Hibs fans may have been highly sceptical when Pat Fenlon made Partick Thistle midfielder Paul Cairney one of his first signings of the summer.
The 25-year-old was a low key arrival, one hardly likely to stir the imagination of a support desperately seeking a signal of Fenlon’s intent as he began the onerous task of rebuilding an Easter Road squad which had failed over the two previous seasons.
So picking up a First Division player who had never tasted action in the top flight – and on a free transfer at that – raised more than a few eyebrows among the Easter Road support, their misgivings heightened by a miserable performance on the opening day of the season as Fenlon’s new look side went down 3-0 to Dundee United.
Cairney, played in an unfamiliar holding role at Tannadice that day, wasn’t alone in failing to shine, the result and display leaving most fans fearing they were in for another long, hard season of suffering.
Since then, though, Hibs have undergone a remarkable transformation, Fenlon’s assembly of new faces – many of them virtually unknown before touching down in Edinburgh – gelling into a formidable unit, one which has stormed to the top of the SPL table, out in front by themselves ahead of champions Celtic.
The doubting Thomases within the green and white army have been all but silenced and their reservations regarding Cairney and more than a few others have vanished, the former Jags star having become as firm a favourite as skipper James McPake and goalscoring talisman Leigh Griffiths.
Cairney’s influence and rapid acceptance by the Hibs support has come as no surprise to one man, his former manager at Firhill, Jackie McNamara, who watched the 5ft 9in dynamo terrorise opposition defences throughout last season, scoring 15 goals including, famously, a hat-trick against Dundee at Dens Park with Fenlon an interested onlooker.
To date, Cairney has scored just once for Hibs – that memorable equaliser at Celtic Park which helped confirm the growing belief that Hibs, once again, meant business – but he has played just as pivotal a role in creating chances for others, as witnessed in Sunday’s 2-1 win over Dundee United when he had a hand in both goals.
McNamara himself was at Easter Road to see Cairney at first hand, enjoying in particular the player’s “nutmegging” of United defender Keith Watson as he set up Hibs’ second goal for Eion Doyle. Today McNamara revealed: “I knew the ‘meg’ was coming. Paul would to do that in training all the time and it wouldn’t have surprised me if he’d given the United player a wee shout that it was coming.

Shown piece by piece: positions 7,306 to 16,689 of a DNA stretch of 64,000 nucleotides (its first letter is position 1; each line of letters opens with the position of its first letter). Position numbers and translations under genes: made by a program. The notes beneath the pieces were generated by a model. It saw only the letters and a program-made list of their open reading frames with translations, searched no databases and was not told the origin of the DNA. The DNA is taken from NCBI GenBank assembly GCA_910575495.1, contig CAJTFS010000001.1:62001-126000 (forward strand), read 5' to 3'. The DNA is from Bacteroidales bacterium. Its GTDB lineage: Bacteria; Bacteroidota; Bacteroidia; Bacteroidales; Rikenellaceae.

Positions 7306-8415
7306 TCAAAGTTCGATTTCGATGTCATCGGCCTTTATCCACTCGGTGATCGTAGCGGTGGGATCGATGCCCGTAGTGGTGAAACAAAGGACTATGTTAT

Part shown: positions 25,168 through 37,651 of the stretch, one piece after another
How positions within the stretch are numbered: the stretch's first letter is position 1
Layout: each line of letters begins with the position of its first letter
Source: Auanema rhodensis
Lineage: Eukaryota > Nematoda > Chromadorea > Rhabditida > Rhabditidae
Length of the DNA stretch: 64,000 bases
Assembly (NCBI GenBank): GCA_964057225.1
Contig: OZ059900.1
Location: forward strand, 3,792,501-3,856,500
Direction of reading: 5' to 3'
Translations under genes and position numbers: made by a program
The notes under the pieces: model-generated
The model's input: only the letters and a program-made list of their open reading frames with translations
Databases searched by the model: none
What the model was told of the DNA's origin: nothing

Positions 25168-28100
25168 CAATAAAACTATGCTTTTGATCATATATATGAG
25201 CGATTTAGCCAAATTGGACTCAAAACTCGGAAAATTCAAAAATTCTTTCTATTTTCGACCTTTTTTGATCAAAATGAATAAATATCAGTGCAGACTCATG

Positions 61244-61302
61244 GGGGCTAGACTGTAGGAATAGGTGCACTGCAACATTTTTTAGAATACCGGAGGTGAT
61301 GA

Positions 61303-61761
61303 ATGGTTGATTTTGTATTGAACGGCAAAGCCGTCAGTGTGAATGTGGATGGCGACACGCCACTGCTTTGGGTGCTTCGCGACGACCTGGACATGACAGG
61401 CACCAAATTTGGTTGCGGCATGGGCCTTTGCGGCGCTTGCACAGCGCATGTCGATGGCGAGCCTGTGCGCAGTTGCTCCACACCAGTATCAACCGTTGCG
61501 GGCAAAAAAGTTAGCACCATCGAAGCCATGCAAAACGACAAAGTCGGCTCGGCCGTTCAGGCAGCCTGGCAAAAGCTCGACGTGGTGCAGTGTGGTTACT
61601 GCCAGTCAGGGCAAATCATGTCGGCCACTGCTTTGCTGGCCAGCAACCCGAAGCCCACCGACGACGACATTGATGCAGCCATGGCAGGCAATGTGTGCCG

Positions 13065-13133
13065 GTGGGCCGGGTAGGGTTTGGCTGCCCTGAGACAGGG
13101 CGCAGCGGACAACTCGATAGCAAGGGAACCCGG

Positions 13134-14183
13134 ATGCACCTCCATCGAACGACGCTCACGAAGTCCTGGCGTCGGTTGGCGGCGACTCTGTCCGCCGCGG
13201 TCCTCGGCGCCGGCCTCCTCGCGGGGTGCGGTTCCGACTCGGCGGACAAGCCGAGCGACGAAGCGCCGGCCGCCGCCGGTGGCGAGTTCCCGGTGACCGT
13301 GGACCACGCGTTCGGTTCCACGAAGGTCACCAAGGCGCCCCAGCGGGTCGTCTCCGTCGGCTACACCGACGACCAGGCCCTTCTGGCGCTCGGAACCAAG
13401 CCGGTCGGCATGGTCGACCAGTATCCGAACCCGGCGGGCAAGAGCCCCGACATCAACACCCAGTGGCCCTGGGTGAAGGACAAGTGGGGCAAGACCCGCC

“But I’m not surprised at all as to how well Paul is doing with Hibs. We saw his ability last season and, by all accounts, Paul and Leigh Griffiths have been Hibs’ best players this season. He’s playing in a different position at the moment. Last season we played him in behind the striker, which gave him the freedom to go and create in the last third.
“I can understand if there was a degree of scepticism among the Hibs fans. They want big names, but if you were to ask Partick fans, they’ll tell you they knew Hibs were getting a good player. I don’t think there’s a gulf between the SPL and the First Division in any case and I knew Paul could handle it, even playing on a big stage like Celtic Park where he scored that terrific goal.
“Good players can play anywhere.”
Cairney, whose career began with a rebuff from his hometown club, St Mirren, as being “too wee” before he picked up the pieces at Queen’s Park, has himself admitted it took him a while to find his feet in his new surroundings, but now McNamara believes he is ready to really shine.
He said: “Possibly Paul needed that wee bit of self-belief but he has that desire to go and do it. He’s done well so far and you can see there’s a real expectation from the Hibs fans that something is going to happen when he gets the ball in the last third.
“Paul can be pretty deceptive. He’s a ‘chunky’ wee boy but he’s got a burst of pace and a good football brain. He scored a lot of goals for us and his performance at Dens Park that day was fantastic. He might only have got one goal so far for Hibs, but he’s been heavily involved in crafting lots of chances for Griffiths and Doyle.”
Cairney may be gone, but he is not forgotten at Firhill, and neither has he forgotten his four years in Maryhill where he has been a regular watching his old team, like his new one top their league, his latest visit coinciding with Thistle’s 5-1 demolition of promotion rivals Dunfermline.
McNamara said: “Of course we wanted to keep Paul and we tried to do so, although it was going to be difficult. Because of his age we didn’t get any compensation for him, but everyone here is delighted he is doing well. He was a popular figure at Firhill. The lads are still close to him and are happy to see him come along when he can to watch us.”
McNamara admitted Cairney’s departure was a huge loss for Partick, but thankfully for them they have overcome that setback with Steve Lawless, having joined from Motherwell in the summer, scoring nine goals already, while former Hibs youngster Sean Welsh, his career at Easter Road blighted by injury, has been starring in the Jags’ midfield.
The Thistle boss said: “We’ve got a lot of clubs sniffing around our players which tells you everything is going well. The lads are hungry and getting better all the time. To beat Dunfermline 5-1 was a great result, but we have big few weeks coming up now. Steve has done well for us while Sean has been outstanding, although he’s hurt his ankle in training and will be out for a few weeks.”